As represented by conventional radiograph, radiological images provide only black and white figures in 2D space. The situation is basically the same for Single photon emission tomography (SPECT) and positron emission tomography (PET), which are the two most common molecular imaging techniques used in nuclear medicine. PET is used especially for early cancer and Alzheimer's disease detection, but radioactive tracers suitable for each detector are limited in terms of energy. For example, PET can only image monochromatic gamma rays thus provide black and white 2D images. Moreover, production of PET tracers, usually made by a cyclotron facility in medical centers, is inevitably costly. "All of these problems could be addressed if gamma rays of arbitrary energy could be easily visualized in 3D space," points out Jun Kataoka, professor of applied physics at Waseda University. "This would be as revolutionary as black and white television turning into color, dramatically increasing the amount of information we could obtain from an image." Thus, Professor Kataoka's research group invented a medical gamma-ray detector (Compton camera) and succeeded in high-resolution, multicolor 3D molecular imaging of a live mouse which was administered with three different radioactive tracers. They discovered that the tracers iodine, strontium, and zinc accumulated in the thyroid, bones and liver respectively, confirming that these new tracers concentrated in each target organ. What's more, this camera only weighs 580g and fits in the palm of a hand, making it the world's most compact Compton camera. "The measurement time took 10 minutes per angle, so we were able to obtain an image taken from 12 angles in just 2 hours. The time could be reduced even more by using multiple Compton cameras. For example, if there are 12 Compton cameras surrounding an object, the same image as this study could be obtained in just 10 minutes, suggesting a new way to understand biodynamics by looking at how a drug is taken into the body in 10-minute increments." This research was published in Scientific Reports. Although SPECT and PET are widely used, the radioactive tracers suitable for each detector have been limited. SPECT only images low-energy gamma rays less than 400 kilo-electron volts (keV), and PET can image only positron emitting sources of 511keV. Thus, the use of a Compton camera, which can image energy from a few hundred keV to more than mega-electron volts (MeV), was eagerly awaited for, along with development of new potential tracers. Professor Kataoka's research group developed the world's lightest, medical Compton camera with high detection efficiency and practical spatial resolution, enabling flexible measurements. The camera was then rotated around the mouse from 12 angles, which was administered with three different radioactive tracers: iodine (131I, 364 keV), strontium (85Sr, 514 keV), and zinc (65Zn, 1116 keV). The measurement time totaled 2 hours, and the group successfully demonstrated the effectiveness of simultaneous in vivo imaging of multiple tracers and imaged the gamma rays nearly real-time with a resolution of 3mm, equivalent to PET. Based on this study, Professor Kataoka is now working towards developing a gamma-ray camera which works like the human eye. "The human eye can instantly distinguish the colors and brightness of light from all directions, as well as determine the object's shape in 3D from the displacement between the left and right eye. Therefore, stereoscopic imaging becomes theoretically feasible by using multiple ultra-compact Compton cameras." Though not limited to the medical field, this technology could help track behaviors of cancer cells and minerals in the body by combining the conventional PET drugs with newly found tracers, calculate the survival rate of a transplanted organ, develop cheaper and more convenient drugs for medical imaging, and monitor online the effectiveness of particle therapy by measuring various prompt gamma rays emitted during treatment. "As radiation technology is still emerging, we look forward to expanding the possibilities of next-generation radiation imaging with this 'on demand' Compton camera," Professor Kataoka says.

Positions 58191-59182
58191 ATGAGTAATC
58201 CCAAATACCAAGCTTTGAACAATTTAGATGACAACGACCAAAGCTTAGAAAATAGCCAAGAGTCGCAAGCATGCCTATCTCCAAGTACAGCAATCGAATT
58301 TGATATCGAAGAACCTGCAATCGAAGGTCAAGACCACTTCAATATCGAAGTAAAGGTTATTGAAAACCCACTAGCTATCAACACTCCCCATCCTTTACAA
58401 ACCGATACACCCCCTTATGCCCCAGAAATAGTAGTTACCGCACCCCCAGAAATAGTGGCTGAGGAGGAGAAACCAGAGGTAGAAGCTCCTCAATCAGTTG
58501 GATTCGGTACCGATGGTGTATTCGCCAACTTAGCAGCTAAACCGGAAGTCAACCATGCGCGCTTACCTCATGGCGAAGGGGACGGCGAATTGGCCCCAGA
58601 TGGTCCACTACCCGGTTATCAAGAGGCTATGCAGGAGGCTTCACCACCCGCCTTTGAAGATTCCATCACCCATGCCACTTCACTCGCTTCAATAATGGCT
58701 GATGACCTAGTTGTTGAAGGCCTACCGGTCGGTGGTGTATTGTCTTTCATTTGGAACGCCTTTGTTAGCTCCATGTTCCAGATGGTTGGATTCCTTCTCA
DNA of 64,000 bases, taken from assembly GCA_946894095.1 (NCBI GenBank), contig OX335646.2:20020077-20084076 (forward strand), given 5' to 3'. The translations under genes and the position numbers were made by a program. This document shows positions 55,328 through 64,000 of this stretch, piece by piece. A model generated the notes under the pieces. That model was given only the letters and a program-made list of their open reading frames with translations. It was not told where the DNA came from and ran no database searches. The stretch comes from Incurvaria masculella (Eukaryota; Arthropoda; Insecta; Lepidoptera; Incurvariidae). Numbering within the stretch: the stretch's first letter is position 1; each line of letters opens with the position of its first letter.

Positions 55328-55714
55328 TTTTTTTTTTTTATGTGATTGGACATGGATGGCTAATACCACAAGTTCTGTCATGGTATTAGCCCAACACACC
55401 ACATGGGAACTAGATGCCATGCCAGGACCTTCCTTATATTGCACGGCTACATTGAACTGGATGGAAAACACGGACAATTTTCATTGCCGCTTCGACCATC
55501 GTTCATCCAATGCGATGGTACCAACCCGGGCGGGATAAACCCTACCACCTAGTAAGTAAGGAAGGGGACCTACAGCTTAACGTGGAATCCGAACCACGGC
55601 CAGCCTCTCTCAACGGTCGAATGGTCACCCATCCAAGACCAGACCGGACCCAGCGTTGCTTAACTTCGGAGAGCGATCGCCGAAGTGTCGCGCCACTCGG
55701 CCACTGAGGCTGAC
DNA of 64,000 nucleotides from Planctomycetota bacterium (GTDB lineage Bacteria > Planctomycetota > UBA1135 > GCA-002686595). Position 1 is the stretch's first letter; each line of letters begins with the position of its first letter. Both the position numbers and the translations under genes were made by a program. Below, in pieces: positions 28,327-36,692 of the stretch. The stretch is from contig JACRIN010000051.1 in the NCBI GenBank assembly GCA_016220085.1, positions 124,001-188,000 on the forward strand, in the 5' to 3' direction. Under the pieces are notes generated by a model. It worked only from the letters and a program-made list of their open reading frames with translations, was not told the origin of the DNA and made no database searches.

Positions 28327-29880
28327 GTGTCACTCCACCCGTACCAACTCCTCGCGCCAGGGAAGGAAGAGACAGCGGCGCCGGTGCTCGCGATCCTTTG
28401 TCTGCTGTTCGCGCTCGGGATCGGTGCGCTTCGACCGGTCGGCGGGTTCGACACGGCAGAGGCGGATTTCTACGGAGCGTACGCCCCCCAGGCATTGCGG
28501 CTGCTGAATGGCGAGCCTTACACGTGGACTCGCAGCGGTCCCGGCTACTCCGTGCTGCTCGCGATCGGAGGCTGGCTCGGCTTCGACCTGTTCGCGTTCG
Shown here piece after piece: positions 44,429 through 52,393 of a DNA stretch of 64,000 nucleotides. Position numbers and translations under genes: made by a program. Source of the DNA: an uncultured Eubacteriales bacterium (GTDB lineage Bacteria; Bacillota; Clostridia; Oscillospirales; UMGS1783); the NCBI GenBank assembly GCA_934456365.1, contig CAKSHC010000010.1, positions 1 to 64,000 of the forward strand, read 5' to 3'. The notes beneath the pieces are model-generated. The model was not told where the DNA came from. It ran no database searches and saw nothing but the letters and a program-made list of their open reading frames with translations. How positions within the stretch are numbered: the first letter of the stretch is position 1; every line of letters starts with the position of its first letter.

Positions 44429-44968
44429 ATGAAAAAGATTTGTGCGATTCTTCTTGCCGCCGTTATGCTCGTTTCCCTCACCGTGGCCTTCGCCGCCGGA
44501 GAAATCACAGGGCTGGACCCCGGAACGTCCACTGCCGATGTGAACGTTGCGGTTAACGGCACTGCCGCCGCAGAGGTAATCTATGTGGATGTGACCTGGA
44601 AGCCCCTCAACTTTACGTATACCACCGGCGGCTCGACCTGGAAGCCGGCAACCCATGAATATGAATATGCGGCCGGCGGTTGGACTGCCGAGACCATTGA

Patent